Unfortunately for all you picture hounds, this is another picture-free post. Hannah's grandparents from Michigan are visiting so I'll break out the camera soon and get some shots of her playing with her new toys that Grannah is spoiling her with.
In the meantime, I've been reading Babyproofing Your Marriage: How to Laugh More, Argue Less, and Communicate Better As Your Family Grows (it's listed in the Amazon ferris wheel widget on the left sidebar) and keep coming across parts I like that I want to share. In general, I think it's a pretty helpful book and an easy read, though it's a bit disorganized, extremely repetitive in parts, and has some "duh" information. But there's also a lot of stuff that makes you go, "YES!! That's exactly how I feel!!" which is nice because then you can stop feeling like you're in some crazy situation all by yourself because you're not. And really, that's the main reason I read and the reason my favorite genre is creative nonfiction: because as it turns out, I am not such a weird individual and reading other people who have found better words for my thoughts is a huge relief.
Without further ado, here are some of my favorite parts.
This one sums up how I feel about parenthood, how it's insanely hard but worth it because I feel like I'm becoming a better person as a result.
"Parenthood fills us with awe and humility and gratitude. It is also a soggy, uncomfortable, life-altering trial by fire. Babies are the great levelers. Like a drill sergeant who tears down his weak new recruits so he can rebuild them into soldiers, babies break us down and rebuild us into parents. They flatten everything in sight, and then make us better, stronger, and hopefully, wiser than we were before."
The authors went on to quote my all-time favorite quote and what I have TRIED to make my personal motto and goal since I first read it in a college English class nearly a decade ago (I say TRY because I usually fail miserably). The writer George Eliot said: "What do we live for, if it is not to make life less difficult for each other?" The authors spend a lot of time emphasizing that if your mate is not happy, then you won't be either and neither will the kid. It's a good point.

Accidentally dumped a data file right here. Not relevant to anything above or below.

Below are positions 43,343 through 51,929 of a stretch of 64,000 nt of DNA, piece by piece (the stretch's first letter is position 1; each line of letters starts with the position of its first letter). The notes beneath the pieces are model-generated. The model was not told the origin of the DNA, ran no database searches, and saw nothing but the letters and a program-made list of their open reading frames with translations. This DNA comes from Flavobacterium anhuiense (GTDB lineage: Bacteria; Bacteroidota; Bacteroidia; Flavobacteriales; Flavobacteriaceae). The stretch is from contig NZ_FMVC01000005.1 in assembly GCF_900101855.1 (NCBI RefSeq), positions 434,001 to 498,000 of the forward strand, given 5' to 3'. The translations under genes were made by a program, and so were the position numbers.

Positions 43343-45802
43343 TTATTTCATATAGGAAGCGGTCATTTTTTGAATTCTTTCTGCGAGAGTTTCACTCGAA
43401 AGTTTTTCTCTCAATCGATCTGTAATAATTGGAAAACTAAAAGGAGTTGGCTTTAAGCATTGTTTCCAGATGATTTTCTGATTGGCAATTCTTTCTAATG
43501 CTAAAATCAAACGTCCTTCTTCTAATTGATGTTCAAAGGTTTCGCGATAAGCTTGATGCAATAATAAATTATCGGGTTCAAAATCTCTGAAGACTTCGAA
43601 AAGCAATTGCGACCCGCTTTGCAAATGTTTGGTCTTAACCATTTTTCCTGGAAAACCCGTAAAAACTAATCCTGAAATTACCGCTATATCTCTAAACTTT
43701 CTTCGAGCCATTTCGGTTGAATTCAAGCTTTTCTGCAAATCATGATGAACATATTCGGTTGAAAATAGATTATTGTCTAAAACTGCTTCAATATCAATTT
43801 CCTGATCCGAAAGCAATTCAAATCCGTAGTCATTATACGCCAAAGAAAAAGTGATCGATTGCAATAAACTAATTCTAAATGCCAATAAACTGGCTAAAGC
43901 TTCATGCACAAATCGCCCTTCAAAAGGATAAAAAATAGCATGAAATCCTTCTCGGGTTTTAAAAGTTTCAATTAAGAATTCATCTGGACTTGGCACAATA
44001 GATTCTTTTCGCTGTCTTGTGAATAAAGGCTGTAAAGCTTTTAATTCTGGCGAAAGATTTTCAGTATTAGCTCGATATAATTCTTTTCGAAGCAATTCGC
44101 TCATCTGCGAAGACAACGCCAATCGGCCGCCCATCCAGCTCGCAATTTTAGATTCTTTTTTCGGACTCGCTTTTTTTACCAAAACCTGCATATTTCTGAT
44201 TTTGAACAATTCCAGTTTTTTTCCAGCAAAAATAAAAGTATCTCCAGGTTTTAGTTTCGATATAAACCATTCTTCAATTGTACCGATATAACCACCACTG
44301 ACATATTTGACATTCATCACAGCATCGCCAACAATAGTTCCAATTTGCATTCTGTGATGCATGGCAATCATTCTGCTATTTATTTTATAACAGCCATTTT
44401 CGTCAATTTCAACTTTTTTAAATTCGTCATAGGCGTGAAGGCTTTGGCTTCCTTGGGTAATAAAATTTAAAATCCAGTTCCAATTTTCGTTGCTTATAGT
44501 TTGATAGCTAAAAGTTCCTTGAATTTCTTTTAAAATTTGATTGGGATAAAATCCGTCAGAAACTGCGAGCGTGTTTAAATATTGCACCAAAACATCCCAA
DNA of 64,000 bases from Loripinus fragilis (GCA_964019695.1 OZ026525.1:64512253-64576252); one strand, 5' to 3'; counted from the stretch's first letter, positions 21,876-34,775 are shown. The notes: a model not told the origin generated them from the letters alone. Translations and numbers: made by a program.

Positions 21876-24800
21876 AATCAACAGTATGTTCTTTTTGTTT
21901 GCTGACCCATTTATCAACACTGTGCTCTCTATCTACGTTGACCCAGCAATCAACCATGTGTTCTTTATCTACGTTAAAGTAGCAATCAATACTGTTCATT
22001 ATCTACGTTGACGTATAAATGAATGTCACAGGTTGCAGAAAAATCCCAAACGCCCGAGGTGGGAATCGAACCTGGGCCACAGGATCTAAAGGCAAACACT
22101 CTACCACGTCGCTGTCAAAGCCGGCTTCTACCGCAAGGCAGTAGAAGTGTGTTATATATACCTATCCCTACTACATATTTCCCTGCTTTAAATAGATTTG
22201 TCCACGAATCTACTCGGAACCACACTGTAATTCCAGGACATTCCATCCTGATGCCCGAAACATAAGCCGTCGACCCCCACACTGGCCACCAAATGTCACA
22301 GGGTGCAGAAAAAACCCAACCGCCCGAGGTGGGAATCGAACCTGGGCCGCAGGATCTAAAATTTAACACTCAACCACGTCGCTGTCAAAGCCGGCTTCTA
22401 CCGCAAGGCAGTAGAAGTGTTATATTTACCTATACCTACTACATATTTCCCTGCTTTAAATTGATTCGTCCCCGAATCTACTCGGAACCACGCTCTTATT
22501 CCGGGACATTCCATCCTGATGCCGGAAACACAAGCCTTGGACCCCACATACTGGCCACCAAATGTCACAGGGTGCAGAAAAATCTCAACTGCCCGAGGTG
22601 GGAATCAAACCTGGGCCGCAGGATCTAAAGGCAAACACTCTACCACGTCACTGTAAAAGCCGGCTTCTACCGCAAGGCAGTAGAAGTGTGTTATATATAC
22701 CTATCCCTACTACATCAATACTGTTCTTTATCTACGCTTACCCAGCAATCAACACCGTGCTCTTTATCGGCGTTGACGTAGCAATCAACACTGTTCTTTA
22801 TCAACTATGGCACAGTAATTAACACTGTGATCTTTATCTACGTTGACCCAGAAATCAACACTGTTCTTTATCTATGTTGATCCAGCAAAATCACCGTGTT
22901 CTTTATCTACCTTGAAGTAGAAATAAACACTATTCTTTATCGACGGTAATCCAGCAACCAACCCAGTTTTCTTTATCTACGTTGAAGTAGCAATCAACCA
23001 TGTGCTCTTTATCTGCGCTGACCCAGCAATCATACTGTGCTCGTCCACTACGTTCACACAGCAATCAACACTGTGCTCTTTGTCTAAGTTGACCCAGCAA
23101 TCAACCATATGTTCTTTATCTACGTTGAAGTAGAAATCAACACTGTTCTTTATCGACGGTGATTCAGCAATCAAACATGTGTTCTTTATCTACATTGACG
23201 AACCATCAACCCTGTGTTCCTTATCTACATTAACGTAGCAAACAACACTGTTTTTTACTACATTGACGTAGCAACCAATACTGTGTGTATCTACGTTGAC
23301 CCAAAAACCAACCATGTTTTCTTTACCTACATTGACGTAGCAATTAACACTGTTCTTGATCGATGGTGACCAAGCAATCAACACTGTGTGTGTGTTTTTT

And the dilemma of the stay-at-home mom: how to justify to pay someone else to do your job especially when you don't have an actual job...
"Some stay-at-home moms feel a sense of isolation after having more kids. They're on entertainment duty solo all day long....When they don't get that adult stimulation, they feel like the walls are closing in on them. But if they pay a sitter to give themselves a little break, many wonder, "How can I justify paying someone else to do my job when I'm not bringing in any income?"
This next one was a quote within the book and despite being a former English major, I don't know how to quote a quote within a book and don't feel like figuring it out, but the book is in the sidebar and I included a link to the original article so hopefully that's good enough. It's. by Mark Cleary who wrote an article called The Awful Truth about Parenthood":
"Unfortunately, it's not until you've had children that you discover how selfish you actually are. That's one of the paradoxical aspects of becoming a parent: at the very same time you realize precisely how selfish you are, you are forced to become less selfish."
I'm gonna read that article now; it sounds interesting.